Review / The Blood Choir: Dartmoor EP

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By Lauren Paddison, First Year Music

Formed in Bristol in 2009, the Anglo-Danish duo began recording material for what would become the much coveted Dartmoor EP. It has now been released via their independent imprint Village Recordings.

The whole EP nods to 2018 album Houses of the Sun, an LP rooted even earlier in the lives of founding members Robin Maddicott and Joe Mountain, who had a turbulent five years leading up to their recent and long-awaited releases. It was originally recorded as far back as 2007, long before the band’s acclaimed 2012 debut No Windows to the Old World.

Title track 'Dartmoor’ features an elegant and meandering acoustic guitar riff under emotive lyrics and falsetto vocals. Guitarist Joe Mountain says that “‘Dartmoor’ is something we've always been really proud of, especially considering the circumstances under which it was made. We were using very limited home recording equipment at the time and only had one microphone between us. More importantly, we think the songs are really strong… It's kind of the missing link between our first/second albums and our upcoming third album This Bag which we're currently working on.”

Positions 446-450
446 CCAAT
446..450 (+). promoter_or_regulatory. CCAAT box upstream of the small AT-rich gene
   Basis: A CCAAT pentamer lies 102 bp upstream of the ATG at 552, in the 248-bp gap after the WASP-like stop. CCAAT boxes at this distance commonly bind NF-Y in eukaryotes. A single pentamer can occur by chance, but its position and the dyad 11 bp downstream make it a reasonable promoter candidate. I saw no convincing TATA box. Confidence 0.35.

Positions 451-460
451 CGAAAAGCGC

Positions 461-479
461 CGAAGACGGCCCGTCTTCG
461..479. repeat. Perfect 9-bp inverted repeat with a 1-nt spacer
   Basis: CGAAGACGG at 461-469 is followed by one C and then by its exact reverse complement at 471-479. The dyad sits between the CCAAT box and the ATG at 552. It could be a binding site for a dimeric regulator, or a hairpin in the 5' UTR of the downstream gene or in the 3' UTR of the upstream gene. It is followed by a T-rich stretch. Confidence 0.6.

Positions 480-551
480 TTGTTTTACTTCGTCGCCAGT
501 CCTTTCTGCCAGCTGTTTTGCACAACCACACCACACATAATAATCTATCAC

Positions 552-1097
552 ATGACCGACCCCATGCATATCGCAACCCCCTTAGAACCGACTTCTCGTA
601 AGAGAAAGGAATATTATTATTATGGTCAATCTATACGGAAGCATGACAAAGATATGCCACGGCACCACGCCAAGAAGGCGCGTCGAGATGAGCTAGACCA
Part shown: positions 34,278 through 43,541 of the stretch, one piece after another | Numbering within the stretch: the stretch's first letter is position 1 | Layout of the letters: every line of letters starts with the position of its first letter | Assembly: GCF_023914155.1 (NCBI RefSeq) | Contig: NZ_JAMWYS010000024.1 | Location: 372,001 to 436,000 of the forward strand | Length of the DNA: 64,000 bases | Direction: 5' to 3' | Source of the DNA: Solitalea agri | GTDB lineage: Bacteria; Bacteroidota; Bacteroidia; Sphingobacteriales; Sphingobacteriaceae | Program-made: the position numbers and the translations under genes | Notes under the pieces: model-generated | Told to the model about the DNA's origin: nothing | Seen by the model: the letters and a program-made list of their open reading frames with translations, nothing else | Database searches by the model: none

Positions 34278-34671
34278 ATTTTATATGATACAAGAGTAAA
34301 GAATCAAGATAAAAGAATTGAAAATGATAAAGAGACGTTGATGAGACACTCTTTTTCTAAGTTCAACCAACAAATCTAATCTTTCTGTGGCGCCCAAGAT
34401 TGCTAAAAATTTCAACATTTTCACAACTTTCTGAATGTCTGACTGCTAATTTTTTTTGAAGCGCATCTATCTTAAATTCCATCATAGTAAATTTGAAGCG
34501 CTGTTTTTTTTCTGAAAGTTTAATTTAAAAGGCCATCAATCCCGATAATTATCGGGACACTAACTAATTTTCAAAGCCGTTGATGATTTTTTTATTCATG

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Second song, 'Script Girl''s piano start creates a bigger space in which the essence of what's being said evolves into a wonderment drenched in reverb. It is a distance admiration, an almost narrative, of all the injustice and hard luck of love lost.

‘Black Eyed Dog’ is pushed to another level. It is extreme in the highs and lows in the form of quiet, low pulsing, echoey vocal tangents again with guitar riffs completely drenched in space which soon erupts into quite a display of their heaviest sound.

Track number four brings back the tranquillity with which they started: ‘Lay With Me Awhile’ invites you to do just that. It is the type of song that requires no more than an open mind and tempered breathing. The descending chord progression lulls you until you arrive at that place just before you start dreaming. The lyrics are suggestive, but not exhaustive in their description, leaving you to bring and take what you want, or maybe what you need. It is completely relatable whilst also being strangely foreign, with its low wind instrument motif making an unprecedented appearance. An altogether fitting and palindromic end to the ventures of The Blood Choir who have only just begun to regather themselves.

Unearthed by Mountain and Maddicott in 2019, these time-capsule recordings have been revitalised for our listening. It seems they have reached the unchartered new realms they have been looking for.

Featured Image: The Blood Choir/ Village Recordings


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